The European Market Abuse Regulations (MAR) have been in effect since July of 2016. Recent priorities published by regulators in the UK and across Europe demonstrate that MAR is hardly old news, remaining a consistent priority since its inception. And regulatory enforcement shows that even six years in, firms are still struggling to stay compliant with MAR regulations and the flow of material nonpublic information (MNPI) across their organizations.
Issuers and any person acting on their behalf or on their account, shall take all reasonable steps to ensure that any person on the insider list acknowledges in writing the legal and regulatory duties entailed and is aware of the sanctions applicable to insider dealing and unlawful disclosure of inside information.
—Article 18 of the Market Abuse Regulation
Examples of material non-public information include:
- Company intention to launch a take-over bid, auction, public offering, private placement, stock repurchase, consolidation, or split
- Resignation of senior executives
- Purchase or sale of an important asset or business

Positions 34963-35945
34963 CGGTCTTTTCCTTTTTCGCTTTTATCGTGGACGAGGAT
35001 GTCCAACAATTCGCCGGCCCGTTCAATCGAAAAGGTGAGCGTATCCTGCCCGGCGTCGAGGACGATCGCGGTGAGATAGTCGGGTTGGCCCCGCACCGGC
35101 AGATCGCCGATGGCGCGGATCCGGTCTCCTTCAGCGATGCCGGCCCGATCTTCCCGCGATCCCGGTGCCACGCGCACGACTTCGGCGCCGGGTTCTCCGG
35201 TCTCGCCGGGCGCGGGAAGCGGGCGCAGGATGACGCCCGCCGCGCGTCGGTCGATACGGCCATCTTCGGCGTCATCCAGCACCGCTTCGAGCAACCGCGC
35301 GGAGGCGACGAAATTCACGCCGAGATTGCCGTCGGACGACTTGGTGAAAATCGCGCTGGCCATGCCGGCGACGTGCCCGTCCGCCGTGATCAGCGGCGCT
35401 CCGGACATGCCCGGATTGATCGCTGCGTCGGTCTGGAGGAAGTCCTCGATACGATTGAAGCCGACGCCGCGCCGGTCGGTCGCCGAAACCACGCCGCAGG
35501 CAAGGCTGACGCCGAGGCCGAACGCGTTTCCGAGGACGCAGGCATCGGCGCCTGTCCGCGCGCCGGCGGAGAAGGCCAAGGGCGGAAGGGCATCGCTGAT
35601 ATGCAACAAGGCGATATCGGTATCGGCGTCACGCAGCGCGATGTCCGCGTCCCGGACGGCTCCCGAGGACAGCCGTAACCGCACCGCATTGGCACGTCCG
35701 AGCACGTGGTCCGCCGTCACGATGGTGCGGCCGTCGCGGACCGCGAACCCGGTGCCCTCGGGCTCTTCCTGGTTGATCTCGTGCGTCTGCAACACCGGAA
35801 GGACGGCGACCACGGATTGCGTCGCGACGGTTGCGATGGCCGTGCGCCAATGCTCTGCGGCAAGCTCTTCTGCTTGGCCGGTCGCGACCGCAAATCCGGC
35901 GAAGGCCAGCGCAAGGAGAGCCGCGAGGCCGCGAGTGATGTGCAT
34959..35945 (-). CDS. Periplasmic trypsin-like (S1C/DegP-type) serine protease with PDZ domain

- Earnings release that is inconsistent with expectations
- Any significant legal or regulatory proceeding or settlement
Material non-public information arises in the course of deals and other financial services activities. Access to MNPI becomes an issue when an individual takes information that's not available to the public and uses it to gain an unfair advantage over other investors. The ability to capture this type of information, confirm its nature and track who has access to it is critical from a regulatory perspective to reduce the risk of market abuse and market manipulation.
To keep up with stringent market abuse requirements, firms must have clear processes and controls and be able to track and update lists of individuals that have access to insider information. Technology provides a best practices framework to support policies and procedures, facilitates completion of required activities, attestations and disclosures, and flags gaps and suspicious activity for proactive resolution. Read more in our white paper written in conjunction with Katharine Leaman from Leaman Crellin Ltd.
Market Abuse in Market Soundings
On 31 October 2023 the FCA published Market Watch 75, a newsletter on market conduct and transaction reporting issues noted by the agency. The newsletter highlights recent concerns about market soundings that the agency has observed when reviewing activities surrounding market abuse.